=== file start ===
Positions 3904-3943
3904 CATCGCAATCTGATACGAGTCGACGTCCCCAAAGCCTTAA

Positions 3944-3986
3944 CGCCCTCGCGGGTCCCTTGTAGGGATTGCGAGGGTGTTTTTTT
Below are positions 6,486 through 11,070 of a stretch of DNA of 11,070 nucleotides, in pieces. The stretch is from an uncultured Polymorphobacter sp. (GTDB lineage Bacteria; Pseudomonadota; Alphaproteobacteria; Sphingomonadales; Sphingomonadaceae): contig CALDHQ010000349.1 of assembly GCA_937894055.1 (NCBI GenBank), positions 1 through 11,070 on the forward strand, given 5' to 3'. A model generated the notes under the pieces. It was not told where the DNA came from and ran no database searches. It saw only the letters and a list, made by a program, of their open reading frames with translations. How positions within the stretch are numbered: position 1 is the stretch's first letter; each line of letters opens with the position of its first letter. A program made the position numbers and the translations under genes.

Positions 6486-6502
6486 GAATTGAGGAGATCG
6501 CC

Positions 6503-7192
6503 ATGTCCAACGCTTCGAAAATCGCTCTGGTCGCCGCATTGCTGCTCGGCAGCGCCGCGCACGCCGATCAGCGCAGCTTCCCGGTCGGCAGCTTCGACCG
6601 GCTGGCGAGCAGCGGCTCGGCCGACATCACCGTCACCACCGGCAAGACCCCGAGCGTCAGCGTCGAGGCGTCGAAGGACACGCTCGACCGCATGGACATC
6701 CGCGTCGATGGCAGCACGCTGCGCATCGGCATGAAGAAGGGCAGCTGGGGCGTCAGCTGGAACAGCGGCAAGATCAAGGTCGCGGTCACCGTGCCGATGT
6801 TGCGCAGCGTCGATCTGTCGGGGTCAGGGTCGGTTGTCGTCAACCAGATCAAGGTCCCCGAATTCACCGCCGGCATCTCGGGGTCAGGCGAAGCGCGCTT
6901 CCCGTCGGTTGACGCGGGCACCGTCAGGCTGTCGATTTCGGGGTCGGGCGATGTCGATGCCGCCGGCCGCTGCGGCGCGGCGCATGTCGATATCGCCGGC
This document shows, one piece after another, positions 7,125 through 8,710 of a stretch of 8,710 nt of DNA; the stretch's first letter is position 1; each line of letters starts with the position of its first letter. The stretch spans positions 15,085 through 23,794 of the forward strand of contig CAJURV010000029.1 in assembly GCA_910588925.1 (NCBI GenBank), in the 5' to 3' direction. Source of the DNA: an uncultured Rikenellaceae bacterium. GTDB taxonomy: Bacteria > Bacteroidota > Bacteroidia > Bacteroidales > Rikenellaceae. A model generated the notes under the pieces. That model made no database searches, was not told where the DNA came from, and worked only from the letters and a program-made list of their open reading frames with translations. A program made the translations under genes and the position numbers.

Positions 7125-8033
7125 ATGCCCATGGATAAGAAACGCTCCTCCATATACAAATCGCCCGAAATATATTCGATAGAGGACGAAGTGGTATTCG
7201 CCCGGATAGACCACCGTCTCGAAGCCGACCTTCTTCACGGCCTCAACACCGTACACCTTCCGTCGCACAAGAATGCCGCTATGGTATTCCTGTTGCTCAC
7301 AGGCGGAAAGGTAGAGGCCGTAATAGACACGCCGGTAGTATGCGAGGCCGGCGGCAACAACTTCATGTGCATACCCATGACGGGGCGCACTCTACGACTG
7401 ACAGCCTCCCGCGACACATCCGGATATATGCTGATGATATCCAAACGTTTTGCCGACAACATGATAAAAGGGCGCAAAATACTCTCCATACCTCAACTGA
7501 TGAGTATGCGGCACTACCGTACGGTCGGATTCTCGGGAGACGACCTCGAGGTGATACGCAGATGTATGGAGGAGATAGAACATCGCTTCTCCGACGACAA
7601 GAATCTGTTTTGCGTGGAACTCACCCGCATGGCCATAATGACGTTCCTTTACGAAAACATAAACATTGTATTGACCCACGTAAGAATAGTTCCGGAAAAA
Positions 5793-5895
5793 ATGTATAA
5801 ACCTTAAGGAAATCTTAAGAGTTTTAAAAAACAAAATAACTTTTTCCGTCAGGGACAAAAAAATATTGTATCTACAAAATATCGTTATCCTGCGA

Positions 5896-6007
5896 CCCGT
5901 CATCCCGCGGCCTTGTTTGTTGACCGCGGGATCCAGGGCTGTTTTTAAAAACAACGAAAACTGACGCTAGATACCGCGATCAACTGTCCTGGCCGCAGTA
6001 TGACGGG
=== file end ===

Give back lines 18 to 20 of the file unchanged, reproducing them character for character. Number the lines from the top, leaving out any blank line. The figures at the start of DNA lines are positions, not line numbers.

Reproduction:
7201 CCCGGATAGACCACCGTCTCGAAGCCGACCTTCTTCACGGCCTCAACACCGTACACCTTCCGTCGCACAAGAATGCCGCTATGGTATTCCTGTTGCTCAC
7301 AGGCGGAAAGGTAGAGGCCGTAATAGACACGCCGGTAGTATGCGAGGCCGGCGGCAACAACTTCATGTGCATACCCATGACGGGGCGCACTCTACGACTG
7401 ACAGCCTCCCGCGACACATCCGGATATATGCTGATGATATCCAAACGTTTTGCCGACAACATGATAAAAGGGCGCAAAATACTCTCCATACCTCAACTGA